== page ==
Right-Wing Hawks, Arms Industry Rally Against Pentagon Cuts

Neoconservative think tanks have joined the U.S. defense industry to lobby against defense cuts by sequestration.

Netanyahu – Unlike Olmert – Refuses Explicit Iran Attack Threat

The government of Benjamin Netanyahu enjoys a hawkish reputation, but both Netanyahu and Defense Minister Ehud Barak have been careful to avoid publicly making explicit threats to Iran.

Israel Divestment Campaigns Gain Momentum in U.S.

The U.S. Presbyterian Church’s debate over divesting from Caterpillar, a construction supply corporation that profits from the Israeli occupation of Palestine, shows considerable momentum for the BDS movement, opening up rifts between some Church members and pro-Israel allies.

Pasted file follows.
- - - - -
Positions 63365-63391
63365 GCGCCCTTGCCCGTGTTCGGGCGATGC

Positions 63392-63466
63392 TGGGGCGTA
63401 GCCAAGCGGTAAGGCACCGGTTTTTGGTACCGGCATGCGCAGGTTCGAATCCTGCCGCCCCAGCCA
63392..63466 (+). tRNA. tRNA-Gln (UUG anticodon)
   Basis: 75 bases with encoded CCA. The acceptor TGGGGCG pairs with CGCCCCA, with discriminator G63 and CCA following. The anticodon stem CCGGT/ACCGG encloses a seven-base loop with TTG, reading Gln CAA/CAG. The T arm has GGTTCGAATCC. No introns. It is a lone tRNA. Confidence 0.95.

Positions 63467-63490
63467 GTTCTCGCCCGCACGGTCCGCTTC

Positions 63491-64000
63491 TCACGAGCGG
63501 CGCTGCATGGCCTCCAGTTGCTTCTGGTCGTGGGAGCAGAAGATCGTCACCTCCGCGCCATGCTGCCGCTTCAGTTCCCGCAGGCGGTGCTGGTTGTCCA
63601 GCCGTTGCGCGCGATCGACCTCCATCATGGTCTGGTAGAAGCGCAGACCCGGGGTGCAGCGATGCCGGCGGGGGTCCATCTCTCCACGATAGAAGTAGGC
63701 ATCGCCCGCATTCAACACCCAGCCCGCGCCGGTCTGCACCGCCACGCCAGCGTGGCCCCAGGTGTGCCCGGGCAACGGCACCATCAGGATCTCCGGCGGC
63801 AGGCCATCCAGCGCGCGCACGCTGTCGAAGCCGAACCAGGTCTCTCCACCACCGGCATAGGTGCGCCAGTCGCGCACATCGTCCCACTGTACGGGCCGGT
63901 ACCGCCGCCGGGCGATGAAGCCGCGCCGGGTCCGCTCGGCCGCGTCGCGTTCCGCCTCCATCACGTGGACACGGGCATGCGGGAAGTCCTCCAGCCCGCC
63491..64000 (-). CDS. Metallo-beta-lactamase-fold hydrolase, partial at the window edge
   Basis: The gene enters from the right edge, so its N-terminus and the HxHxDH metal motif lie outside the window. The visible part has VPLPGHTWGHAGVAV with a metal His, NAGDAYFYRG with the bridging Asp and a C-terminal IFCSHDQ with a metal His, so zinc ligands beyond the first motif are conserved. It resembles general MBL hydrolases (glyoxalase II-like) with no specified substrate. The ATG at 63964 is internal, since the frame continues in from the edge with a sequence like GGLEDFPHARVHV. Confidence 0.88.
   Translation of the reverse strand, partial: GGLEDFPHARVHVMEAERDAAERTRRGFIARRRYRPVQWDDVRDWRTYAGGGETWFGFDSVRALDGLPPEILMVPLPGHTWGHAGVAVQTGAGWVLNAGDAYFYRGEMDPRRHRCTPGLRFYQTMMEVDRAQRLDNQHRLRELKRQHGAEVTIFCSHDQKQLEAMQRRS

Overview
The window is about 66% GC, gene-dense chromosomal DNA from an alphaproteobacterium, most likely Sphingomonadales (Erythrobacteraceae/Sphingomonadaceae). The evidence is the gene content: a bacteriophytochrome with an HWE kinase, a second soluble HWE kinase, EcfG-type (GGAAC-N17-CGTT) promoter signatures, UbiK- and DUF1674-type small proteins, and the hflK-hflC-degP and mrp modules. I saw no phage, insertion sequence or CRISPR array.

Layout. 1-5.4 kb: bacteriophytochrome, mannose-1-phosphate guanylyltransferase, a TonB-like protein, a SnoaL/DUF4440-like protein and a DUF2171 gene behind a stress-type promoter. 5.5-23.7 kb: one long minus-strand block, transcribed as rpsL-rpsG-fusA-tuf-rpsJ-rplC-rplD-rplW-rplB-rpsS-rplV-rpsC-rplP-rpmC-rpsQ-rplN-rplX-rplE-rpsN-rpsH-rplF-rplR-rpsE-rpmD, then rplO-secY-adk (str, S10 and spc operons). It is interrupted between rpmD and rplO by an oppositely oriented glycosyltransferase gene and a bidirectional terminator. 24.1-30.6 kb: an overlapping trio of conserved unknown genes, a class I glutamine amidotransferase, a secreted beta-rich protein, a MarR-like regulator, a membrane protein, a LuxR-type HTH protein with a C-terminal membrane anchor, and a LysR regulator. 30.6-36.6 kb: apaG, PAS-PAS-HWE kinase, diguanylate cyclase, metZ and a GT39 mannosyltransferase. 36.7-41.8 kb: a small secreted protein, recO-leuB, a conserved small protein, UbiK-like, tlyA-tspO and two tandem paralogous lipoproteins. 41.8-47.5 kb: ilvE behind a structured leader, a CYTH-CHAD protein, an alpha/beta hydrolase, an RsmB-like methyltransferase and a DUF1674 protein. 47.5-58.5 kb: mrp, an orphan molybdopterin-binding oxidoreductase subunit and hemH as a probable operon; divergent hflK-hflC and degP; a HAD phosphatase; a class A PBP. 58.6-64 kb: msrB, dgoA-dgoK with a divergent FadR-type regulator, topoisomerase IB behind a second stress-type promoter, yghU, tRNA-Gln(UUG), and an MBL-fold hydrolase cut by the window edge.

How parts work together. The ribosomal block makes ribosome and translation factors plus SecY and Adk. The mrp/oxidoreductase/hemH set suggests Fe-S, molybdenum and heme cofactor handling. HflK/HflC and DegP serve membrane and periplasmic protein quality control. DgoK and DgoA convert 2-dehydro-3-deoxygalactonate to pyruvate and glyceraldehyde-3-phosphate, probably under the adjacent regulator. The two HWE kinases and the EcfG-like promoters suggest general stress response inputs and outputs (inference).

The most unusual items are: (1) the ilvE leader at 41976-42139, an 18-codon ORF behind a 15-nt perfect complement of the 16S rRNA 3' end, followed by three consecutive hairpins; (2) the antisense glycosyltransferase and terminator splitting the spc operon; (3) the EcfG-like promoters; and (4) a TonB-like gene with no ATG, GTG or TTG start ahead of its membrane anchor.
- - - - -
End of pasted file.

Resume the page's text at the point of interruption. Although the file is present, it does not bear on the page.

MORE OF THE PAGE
LETTERS

RE: The Mitt Romney Foreign Policy Team

Thanks for the info on some of these crazy advisers, although I'm sure Mitt Romney has many more. You also forgot to mention his buddy, war criminal Dick Cheney. I would never vote for Barack Obama, not because of economics, but because of what I consider to be his own war crimes. But Romney has made it very clear that he will greatly expand all aspects of our “wars.”

—Stan Benton

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Update was slow, but still no lag in the editor window, and footnotes are intact.     This has been updated – Bernard Lewis, who passed away in May 2018, was a renowned British-American historian of Islam and the Middle East. A former British intelligence officer, Foreign Office staffer, and Princeton University professor, Lewis was…


Bernard Lewis was a renowned historian of Islam and the Middle East who stirred controversy with his often chauvinistic attitude towards the Muslim world and his associations with high-profile neoconservatives and foreign policy hawks.